Sextet’s sound speaks to pianist Amina Figarova’s soul

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      Like many others, Amina Figarova found that her life changed radically following the events of September 11, 2001. On the day that hijacked airliners brought down the World Trade Center’s two towers, the Azerbaijani pianist was in New York City, playing the fabled Blue Note jazz club. But the true impact of the attack didn’t hit home until weeks later, once she’d returned to Rotterdam, where she was living at the time.

      “When I came home after that, I saw this documentary on the BBC about a lady who’d lost her husband, and the interview was taking place on a boat going towards Manhattan,” Figarova says, speaking in lightly accented English from a tour stop in Boise, Idaho. “You still could see the smoke coming from Ground Zero, and she was telling a story about her husband. She was trying to hold back her tears because she was with her daughter, and her daughter was in total denial. She was like, ‘Uh, no. I will find my father. Miracles happen. There’s no Christmas without him.’ I started crying when I saw that, and then I went right away to the piano and I started writing about it. I found myself writing purely different music, something I was not writing before, because those emotions are heavy. They’re not pretty; they’re ugly, in a way. It was ugly, what happened, and I found myself expressing it in a very new way for me—describing raw emotions just the way they are.”

      Not long after 9/11, Figarova’s father died, and the musician’s sorrow intensified. “I was looking for a way to describe pain, a way to describe despair and emptiness and numbness,” she says. “So that was probably a turning point for me. I was basically writing the process of mourning: all the chapters that we go through, from mourning to rage, and all the memories that go along with that.”

      Figarova’s dark meditations formed the basis for 2005’s universally acclaimed September Suite. On the basis of her most recent release, Blue Whisper, those deep feelings are still there, but they’ve been leavened by the happy experience of almost 20 years with her gifted and unusual sextet, which adds a flute to the common jazz lineup of piano, bass, drums, trumpet, and tenor sax. It’s not entirely irrelevant that the flutist, Bart Platteau, is Figarova’s husband, but it’s the sound that this slightly bigger band makes that speaks to the pianist’s soul.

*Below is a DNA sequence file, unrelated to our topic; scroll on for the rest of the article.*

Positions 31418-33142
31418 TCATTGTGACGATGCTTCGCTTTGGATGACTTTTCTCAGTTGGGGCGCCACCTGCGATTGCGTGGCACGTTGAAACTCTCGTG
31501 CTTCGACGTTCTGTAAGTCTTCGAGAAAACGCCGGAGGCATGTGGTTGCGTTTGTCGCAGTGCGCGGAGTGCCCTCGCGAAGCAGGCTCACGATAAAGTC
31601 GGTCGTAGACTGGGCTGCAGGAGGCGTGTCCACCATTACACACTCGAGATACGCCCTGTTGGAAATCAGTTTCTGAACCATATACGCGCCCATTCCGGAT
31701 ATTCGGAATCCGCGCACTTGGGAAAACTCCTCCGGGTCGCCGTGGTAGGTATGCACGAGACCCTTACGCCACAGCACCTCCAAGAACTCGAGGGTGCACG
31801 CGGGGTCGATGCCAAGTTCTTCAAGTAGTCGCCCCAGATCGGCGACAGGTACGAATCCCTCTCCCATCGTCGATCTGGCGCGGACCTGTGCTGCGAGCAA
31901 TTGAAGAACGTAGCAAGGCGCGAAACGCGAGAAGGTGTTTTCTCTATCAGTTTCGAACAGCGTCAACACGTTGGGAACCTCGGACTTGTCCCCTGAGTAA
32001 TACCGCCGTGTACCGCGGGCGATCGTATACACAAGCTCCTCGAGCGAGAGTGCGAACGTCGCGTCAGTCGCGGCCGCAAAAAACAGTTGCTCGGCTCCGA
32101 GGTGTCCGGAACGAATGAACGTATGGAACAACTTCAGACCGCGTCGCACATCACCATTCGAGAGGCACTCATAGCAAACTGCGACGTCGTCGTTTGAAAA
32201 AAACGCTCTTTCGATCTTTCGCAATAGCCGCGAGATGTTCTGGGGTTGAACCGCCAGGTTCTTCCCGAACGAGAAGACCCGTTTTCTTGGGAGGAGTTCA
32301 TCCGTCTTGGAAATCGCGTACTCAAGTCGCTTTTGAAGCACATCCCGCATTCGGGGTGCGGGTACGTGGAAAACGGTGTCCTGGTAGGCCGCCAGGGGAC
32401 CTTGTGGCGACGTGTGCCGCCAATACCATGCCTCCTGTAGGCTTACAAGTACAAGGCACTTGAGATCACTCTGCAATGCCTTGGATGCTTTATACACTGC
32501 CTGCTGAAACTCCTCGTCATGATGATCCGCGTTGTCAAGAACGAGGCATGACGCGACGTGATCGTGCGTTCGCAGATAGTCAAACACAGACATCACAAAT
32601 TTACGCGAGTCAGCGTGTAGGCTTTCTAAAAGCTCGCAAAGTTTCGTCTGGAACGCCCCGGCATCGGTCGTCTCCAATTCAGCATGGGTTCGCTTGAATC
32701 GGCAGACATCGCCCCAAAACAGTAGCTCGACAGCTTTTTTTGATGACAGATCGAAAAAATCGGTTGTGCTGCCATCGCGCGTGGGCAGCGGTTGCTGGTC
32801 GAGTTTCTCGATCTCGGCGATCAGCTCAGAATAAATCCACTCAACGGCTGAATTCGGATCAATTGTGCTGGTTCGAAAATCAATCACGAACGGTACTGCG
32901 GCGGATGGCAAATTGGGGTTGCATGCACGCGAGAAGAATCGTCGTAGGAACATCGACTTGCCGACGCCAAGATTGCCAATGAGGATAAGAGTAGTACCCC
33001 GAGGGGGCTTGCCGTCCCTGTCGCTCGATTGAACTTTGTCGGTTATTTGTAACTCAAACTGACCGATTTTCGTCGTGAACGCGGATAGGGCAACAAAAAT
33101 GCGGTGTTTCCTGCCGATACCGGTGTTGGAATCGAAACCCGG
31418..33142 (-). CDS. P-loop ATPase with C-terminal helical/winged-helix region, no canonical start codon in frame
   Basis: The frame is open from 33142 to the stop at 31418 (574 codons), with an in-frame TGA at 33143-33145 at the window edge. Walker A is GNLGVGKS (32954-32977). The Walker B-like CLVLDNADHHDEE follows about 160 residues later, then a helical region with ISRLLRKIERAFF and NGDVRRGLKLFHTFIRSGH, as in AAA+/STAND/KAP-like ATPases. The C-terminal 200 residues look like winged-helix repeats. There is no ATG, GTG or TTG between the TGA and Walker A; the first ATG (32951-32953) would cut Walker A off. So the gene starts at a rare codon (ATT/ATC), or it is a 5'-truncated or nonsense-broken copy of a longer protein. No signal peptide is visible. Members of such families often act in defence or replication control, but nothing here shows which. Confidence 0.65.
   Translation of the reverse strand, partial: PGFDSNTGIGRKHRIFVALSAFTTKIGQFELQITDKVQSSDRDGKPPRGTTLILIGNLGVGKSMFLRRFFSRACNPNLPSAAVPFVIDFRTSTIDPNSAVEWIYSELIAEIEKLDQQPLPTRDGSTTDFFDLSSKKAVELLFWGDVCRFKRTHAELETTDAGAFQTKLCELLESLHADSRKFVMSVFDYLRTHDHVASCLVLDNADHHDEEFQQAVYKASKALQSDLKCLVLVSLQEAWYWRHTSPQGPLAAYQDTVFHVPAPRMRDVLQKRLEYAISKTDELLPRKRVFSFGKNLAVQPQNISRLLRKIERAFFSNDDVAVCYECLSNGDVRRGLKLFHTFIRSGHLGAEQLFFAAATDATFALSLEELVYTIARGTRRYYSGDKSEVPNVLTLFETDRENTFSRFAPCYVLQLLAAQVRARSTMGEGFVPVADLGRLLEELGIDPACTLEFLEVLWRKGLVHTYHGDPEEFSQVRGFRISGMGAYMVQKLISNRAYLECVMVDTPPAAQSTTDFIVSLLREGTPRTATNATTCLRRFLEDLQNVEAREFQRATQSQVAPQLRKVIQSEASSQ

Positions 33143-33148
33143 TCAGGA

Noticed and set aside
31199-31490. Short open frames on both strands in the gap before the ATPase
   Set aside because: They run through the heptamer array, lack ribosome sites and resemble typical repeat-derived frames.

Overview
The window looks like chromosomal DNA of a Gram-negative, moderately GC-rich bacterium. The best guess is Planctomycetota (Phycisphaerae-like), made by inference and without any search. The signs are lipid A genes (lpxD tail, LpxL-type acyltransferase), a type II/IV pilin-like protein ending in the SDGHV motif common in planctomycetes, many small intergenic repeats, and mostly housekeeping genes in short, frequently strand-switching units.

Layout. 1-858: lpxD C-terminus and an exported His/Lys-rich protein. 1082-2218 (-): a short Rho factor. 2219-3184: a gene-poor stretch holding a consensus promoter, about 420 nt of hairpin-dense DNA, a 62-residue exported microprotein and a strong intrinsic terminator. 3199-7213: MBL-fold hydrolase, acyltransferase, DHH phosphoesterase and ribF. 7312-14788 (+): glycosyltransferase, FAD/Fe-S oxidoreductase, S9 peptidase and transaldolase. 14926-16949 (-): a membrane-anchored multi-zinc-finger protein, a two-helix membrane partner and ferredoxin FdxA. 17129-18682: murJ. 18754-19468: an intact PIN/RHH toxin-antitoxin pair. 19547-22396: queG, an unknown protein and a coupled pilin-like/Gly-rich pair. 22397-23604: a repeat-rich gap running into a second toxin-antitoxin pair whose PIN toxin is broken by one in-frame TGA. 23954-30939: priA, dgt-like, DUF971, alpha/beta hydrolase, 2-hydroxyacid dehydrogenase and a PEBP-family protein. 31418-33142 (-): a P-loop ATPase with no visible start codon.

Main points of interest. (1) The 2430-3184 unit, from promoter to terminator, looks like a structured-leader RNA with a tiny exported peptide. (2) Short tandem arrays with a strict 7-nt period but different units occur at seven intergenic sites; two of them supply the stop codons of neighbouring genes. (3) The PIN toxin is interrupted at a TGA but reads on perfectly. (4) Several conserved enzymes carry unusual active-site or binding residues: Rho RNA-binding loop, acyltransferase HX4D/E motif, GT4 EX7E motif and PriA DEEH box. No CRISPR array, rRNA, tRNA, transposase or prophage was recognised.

“When I was studying at the [Thelonious] Monk Institute, taking summer courses in 1998, I found myself playing with a big band of students,” she says. “And I love the big-band sound, but I was sitting there playing and thinking, ‘Oh my god, how do I create the same sound, but with more space for myself?’ Because, you know, the piano role in a big band is minimal. And I was also thinking, ‘How do I create a band where there’s space for everyone?’ So that’s how the idea came about.”

      Setting Platteau’s flute on top of sax and trumpet allows for richer chord voicings, Figarova explains, while the sextet format retains the nimbleness of small-group jazz. The 53-year-old musician also notes that she’s recently discovered a new way of writing for her ensemble—and while she doesn’t want to give too much away about that, she promises that at her upcoming Vancouver engagement, she’ll offer some sonic hints as to where she’s going.

      “To explain it simply,” she says, “there is one way that horns get played together, in harmony. But there are ways where you can layer each individual horn player in a different direction, and they play melodies not necessarily at the same time. It’s as if they’re coming from different points, on different roads; they meet each other, and they separate, and then they come back. So that’s been my latest exploration—an exploration of another side of the sextet.”

      The Amina Figarova Sextet plays Frankie’s Jazz Club on Saturday (May 5).

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